Tuesday Notes

Preaching Justice

By May 28, 2019 No Comments

Jonah is one of the least read books in the Bible. (At least according to handy analysis of what people access electronically.) I was quite surprised to see this. Surprised because it is short and easy to read; surprised because it is an engaging story; surprised because there are an awful lot of people out there who know about Jonah and the big fish. Ok, make that Jonah and “the whale.” It’s a well-known story.

For those a bit more familiar with the story, we might consider it a love story. An unconventional one, indeed, but a love story, nonetheless. It’s a story of pursuit; of not letting go of the one you love. The God of the entire universe pursued Jonah deep into the sea. God would not let go of Jonah, nor the mission he had for him. And that mission was to take a message to the people of Nineveh who God also refused to let go of. The message is clear; there is no place we can go where God is not there with us. That is a great love story.

But there is much more going on in Jonah. On Sunday, we focused on another angle in the book. If you missed it on this welcomed long weekend, you can listen to it here   

If we do read the book, and know any of the background of the nation of Assyria, we have no trouble empathizing with Jonah. He is afraid to take this message to Nineveh. They are a huge city in the most powerful nation at that time. And, they were not known for being nice. But how hard could it be? The message was short and to the point: “Forty more days and Nineveh will be overthrown.” Yeah, Jonah was afraid.

But there was a lot more than that. Jonah was afraid of God. That is, afraid of what God might do. Although he was a voice piece for God, Jonah didn’t really trust God. He didn’t trust God’s judgment. He was afraid God was going to do things that he didn’t think God had any business doing; things that Jonah thought were not right or fair. He was afraid that after he delivered this word of destruction, that God would mess everything up and actually forgive them. God would enact his sense of justice, not Jonah’s.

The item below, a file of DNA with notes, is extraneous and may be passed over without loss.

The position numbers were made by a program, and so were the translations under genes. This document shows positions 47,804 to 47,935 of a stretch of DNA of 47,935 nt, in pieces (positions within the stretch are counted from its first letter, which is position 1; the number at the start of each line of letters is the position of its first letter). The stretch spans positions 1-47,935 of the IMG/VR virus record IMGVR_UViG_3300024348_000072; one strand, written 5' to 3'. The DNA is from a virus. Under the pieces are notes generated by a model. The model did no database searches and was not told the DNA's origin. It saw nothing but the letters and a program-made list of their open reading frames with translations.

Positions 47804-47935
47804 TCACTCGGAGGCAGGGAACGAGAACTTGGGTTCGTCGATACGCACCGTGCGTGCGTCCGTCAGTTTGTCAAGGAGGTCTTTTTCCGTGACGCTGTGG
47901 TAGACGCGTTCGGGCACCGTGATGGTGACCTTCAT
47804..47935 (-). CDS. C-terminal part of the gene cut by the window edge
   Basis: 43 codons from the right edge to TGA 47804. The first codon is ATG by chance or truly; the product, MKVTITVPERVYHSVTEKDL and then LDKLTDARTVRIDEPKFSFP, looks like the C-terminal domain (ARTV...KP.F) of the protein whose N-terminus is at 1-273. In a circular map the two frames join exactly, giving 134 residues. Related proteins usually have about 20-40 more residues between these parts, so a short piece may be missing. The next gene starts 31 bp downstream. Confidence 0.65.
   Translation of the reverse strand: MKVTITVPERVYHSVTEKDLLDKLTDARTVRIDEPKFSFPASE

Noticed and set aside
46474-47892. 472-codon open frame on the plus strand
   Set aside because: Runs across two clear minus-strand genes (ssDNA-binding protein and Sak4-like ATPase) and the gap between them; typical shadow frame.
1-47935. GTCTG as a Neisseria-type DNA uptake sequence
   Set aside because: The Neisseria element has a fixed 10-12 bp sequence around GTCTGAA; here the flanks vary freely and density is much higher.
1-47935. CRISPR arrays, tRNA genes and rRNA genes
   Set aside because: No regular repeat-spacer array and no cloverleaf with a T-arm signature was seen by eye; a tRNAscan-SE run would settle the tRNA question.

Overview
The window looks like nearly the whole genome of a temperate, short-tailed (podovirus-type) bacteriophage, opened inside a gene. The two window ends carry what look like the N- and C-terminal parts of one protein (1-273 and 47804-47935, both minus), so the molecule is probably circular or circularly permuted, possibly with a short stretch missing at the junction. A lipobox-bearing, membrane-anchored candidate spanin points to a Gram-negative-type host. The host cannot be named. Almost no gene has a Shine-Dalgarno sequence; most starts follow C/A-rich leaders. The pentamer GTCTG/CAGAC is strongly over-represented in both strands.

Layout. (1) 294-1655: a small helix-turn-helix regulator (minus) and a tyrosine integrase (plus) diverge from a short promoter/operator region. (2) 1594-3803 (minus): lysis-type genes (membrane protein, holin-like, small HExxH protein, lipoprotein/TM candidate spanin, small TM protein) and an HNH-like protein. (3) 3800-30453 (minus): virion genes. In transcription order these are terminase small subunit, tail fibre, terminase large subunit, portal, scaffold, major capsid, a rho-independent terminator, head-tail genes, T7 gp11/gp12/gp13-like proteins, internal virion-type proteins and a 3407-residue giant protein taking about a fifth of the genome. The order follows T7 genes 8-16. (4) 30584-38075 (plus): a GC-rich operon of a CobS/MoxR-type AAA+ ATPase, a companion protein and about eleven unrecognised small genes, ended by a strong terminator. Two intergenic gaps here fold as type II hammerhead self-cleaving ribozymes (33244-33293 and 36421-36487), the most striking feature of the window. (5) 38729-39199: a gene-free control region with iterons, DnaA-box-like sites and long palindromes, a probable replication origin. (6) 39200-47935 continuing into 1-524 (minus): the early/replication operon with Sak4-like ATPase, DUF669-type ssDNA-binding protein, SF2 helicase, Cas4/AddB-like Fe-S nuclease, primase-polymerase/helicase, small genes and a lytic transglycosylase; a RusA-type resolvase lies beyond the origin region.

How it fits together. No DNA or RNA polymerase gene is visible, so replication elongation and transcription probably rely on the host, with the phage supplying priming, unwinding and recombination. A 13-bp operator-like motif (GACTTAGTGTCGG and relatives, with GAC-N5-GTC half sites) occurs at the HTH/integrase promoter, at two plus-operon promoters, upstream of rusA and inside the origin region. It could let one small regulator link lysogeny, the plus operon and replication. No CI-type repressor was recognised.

Jonah was not remotely comfortable with the notion that a good loving God could forgive the wickedness of “those” people. They weren’t deserving. Their dark behavior was legendary. In Jonah’s mind, God’s grace and mercy had no place being extended to such a people. 

If we are honest with ourselves, does that feel at all familiar? It seems that looking at the heart of Jonah gives us a glimpse inside of ourselves. Jonah is a story about the prophet, the people of Israel, and about all of us. We have our sense of justice. But I’m not too sure it looks like God’s justice. We are somewhat OK with our mission to share God’s love with others. But we are most agreeable when it is to others who are like us. For those inside the fold, very much including ourselves, we can be extremely understanding and forgiving. To those people outside the fold, we can be very harsh and demanding. Jonah appreciated God’s grace and forgiveness when it was extended to him and those who were deemed deserving. But for “them?” He wasn’t interested. Jonah forgot that he wasn’t deserving. We can forget that we aren’t deserving; that none of us is deserving of God’ grace. Not a one of us.

May God give us eyes to see that we stand along with all those made in His image, in need of God’s grace, mercy and forgiveness. In need of God’s justice.